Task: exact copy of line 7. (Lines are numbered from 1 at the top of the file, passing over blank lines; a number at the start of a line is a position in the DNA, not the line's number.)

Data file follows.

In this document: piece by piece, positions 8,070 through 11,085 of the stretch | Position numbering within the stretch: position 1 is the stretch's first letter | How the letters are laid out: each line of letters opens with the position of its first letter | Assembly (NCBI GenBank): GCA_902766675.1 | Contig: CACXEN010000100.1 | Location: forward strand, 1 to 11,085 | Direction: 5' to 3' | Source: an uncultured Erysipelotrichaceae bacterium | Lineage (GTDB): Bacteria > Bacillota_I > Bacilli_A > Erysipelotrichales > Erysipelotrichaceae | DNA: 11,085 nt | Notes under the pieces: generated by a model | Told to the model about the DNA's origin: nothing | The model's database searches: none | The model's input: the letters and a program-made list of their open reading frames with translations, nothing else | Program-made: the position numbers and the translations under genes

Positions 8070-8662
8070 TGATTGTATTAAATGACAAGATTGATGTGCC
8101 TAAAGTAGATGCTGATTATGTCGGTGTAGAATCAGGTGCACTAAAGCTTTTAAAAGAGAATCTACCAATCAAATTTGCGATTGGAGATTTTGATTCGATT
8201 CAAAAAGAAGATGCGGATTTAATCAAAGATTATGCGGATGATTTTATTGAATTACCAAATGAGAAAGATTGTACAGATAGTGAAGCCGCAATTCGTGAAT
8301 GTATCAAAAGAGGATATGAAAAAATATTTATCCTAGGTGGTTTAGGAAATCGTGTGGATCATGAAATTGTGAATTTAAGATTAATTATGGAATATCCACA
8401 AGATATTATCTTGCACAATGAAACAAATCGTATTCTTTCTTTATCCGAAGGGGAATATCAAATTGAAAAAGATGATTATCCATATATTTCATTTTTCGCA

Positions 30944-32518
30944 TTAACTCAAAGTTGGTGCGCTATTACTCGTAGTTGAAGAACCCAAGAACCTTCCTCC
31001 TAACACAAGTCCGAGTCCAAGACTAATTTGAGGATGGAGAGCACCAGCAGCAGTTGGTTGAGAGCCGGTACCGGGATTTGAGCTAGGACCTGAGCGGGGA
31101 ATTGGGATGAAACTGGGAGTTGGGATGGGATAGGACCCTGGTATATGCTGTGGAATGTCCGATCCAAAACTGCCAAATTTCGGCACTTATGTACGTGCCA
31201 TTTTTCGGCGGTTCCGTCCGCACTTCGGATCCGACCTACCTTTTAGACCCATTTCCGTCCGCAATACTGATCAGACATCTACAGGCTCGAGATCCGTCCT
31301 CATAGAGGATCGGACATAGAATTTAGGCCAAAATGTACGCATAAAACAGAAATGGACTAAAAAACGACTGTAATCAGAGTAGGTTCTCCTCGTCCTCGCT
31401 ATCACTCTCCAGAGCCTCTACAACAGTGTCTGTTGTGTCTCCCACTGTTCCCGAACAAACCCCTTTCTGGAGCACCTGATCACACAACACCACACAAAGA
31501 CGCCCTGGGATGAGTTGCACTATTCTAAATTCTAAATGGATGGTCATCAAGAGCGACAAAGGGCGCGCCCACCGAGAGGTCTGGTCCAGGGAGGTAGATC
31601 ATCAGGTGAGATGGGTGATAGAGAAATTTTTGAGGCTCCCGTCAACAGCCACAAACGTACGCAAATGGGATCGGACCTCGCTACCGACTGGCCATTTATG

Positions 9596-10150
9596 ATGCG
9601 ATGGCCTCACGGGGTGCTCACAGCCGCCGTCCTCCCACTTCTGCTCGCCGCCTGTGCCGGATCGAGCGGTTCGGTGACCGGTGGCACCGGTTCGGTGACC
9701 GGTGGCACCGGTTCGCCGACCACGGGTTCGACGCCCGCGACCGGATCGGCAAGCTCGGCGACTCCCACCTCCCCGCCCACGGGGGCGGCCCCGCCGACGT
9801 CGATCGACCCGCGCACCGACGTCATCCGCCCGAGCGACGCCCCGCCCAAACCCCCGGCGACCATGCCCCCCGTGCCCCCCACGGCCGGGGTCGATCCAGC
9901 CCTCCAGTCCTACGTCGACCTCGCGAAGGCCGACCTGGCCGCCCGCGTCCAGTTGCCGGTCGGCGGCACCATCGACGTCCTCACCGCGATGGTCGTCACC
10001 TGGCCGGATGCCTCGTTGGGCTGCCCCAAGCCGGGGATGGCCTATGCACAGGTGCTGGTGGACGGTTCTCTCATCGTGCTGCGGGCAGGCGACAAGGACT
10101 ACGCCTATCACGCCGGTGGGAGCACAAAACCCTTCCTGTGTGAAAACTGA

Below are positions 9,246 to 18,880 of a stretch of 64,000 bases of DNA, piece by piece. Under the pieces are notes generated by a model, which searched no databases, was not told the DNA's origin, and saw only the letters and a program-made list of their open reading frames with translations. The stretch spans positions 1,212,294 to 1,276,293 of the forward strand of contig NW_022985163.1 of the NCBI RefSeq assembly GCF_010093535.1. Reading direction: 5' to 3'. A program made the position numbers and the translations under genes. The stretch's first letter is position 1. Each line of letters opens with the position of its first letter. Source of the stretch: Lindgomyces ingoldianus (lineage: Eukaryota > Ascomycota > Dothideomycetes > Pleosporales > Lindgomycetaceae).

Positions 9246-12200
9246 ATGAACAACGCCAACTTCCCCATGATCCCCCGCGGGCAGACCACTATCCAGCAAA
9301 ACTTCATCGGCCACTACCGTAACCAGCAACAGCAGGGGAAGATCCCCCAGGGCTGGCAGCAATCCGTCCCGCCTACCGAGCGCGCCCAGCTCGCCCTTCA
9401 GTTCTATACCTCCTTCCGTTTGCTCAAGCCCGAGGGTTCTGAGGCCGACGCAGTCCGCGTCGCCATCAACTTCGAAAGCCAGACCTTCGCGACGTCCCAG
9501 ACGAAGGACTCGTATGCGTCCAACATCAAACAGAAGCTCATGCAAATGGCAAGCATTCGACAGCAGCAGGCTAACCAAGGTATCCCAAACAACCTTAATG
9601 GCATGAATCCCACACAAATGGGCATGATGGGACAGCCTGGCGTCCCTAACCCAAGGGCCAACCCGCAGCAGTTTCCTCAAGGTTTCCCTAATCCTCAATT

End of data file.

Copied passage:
8401 AGATATTATCTTGCACAATGAAACAAATCGTATTCTTTCTTTATCCGAAGGGGAATATCAAATTGAAAAAGATGATTATCCATATATTTCATTTTTCGCA